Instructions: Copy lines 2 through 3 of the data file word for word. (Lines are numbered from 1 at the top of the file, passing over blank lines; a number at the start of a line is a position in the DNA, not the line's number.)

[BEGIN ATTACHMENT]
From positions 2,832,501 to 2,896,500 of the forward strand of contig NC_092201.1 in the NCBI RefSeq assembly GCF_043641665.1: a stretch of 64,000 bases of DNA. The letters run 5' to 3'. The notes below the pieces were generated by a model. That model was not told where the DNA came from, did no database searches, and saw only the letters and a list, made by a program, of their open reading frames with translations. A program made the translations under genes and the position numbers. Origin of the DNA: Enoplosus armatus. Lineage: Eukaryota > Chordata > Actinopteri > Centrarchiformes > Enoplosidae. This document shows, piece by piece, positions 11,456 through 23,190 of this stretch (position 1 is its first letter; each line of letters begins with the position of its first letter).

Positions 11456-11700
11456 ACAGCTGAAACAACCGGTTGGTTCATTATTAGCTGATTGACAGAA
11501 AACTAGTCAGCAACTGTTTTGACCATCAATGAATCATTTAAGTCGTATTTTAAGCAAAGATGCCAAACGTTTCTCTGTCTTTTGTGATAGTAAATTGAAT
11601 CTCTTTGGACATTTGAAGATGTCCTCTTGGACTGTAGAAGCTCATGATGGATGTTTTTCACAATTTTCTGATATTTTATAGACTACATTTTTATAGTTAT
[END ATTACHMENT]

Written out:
Positions 11456-11700
11456 ACAGCTGAAACAACCGGTTGGTTCATTATTAGCTGATTGACAGAA